Our young learners aren't yet readers. Therefore, posters of written rules, schedules and procedures are null and void. To young children, these posters are just visual noise.
But, pictures are a different story. Young children can 'read' pictures.
So when it comes to helping young children learn about routines in the classroom- visuals are the way to go.
I found a need for visual procedure cards in my classroom several years ago, so I created them, implemented them and I am so happy I did.
The benefits to visual procedure cards are huge. And I saw all of those benefits when I implemented them myself. Plus, the visuals have kept me from having to say a routine procedure over and over and over and over and... you get it!
So, how are these magical procedure cards used? Let's walk through it.
1. Decide the places/times in your classroom that need procedures cards. Some ideas might include: arrival, bathroom, line-up, walking in the hall, art easel, sitting at the carpet, cleaning up toys and packing up to go home.
2. Assemble picture cards of the procedures you chose from step 1. You could use an already made option or you could take pictures of real children completing the procedure. Choose whether you want the pictures to line up vertically or horizontally. Just a quick thought: while moving from left to right is automatic for adults, it is not yet automatic in children. So, when picture cards are placed in a strip horizontally, children may not know where to start.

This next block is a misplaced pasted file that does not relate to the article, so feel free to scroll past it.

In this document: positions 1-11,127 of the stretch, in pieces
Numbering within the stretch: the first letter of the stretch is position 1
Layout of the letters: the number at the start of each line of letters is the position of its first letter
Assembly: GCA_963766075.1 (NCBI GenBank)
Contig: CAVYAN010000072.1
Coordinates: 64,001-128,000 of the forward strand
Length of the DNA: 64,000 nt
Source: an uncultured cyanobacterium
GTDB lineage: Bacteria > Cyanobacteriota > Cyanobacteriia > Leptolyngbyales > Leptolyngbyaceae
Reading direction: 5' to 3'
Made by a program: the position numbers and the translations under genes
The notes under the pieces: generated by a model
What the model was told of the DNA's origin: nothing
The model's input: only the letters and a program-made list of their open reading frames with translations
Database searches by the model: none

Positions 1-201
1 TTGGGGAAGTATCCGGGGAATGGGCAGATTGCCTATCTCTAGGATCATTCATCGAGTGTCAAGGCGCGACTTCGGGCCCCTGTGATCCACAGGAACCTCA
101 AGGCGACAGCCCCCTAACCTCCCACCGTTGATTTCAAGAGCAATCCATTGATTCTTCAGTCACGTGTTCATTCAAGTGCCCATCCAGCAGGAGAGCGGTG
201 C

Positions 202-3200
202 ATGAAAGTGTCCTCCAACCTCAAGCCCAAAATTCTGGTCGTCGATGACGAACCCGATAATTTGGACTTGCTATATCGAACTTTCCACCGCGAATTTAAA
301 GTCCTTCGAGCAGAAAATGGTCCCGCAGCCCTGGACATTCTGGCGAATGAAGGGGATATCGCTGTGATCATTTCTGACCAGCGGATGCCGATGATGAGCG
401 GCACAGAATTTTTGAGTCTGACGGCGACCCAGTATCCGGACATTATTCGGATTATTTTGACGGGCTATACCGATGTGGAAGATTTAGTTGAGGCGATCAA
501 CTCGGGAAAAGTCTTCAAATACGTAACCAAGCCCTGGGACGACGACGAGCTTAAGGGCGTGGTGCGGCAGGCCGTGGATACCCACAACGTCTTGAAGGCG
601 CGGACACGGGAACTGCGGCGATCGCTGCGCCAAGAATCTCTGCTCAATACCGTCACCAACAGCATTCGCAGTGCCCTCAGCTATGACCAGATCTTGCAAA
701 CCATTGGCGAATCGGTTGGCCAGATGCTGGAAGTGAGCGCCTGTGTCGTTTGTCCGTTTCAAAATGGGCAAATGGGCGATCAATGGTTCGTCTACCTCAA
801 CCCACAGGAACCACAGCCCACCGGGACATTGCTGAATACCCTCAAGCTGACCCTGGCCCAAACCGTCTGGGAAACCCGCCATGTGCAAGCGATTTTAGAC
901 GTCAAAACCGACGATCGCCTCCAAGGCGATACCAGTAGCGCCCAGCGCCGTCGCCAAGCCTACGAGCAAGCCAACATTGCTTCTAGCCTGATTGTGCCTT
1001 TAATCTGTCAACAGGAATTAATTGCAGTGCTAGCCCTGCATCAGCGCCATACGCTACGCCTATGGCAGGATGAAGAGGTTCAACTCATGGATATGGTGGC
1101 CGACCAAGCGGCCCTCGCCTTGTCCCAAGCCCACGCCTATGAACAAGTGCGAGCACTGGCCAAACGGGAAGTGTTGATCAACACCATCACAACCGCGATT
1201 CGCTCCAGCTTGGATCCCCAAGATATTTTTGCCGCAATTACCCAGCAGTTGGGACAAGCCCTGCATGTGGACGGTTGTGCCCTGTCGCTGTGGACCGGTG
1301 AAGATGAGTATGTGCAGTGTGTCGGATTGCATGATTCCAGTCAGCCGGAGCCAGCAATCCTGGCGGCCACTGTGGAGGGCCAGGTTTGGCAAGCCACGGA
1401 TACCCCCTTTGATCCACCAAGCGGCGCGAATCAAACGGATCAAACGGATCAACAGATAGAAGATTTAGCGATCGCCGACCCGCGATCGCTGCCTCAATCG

3. Place the procedure cards in the classroom near where the procedure will take place. Remember to hang them low so that children can point and touch them as they work through the procedure. Some ideas: I have my arrival procedure strip just outside the classroom door. The walk in a line and getting ready to go home procedure strips are on the back of the door. The clean up procedure is on the block center because that is where I was having the most trouble getting children to clean up.
4. Teach! Show the children the procedure cards. Walk through each step- pointing out each picture. Model the steps using real items (like washing hands). Use words like first, then, after, next and last (yep- slipping some sequencing in there too!). Add a song to the procedure to help your auditory learners too!
5. Rinse and Repeat. Yep- repeat A LOT! Make sure to manage your own expectations - teaching procedures up front is hard work, but SOOO worth it. Keep with it and soon you will see your students moving themselves through the procedure with ease!
Sidenote: I keep the procedure cards up all year long. If I find that a student needs a little re-direction on a particular procedure, we walk through the cards together.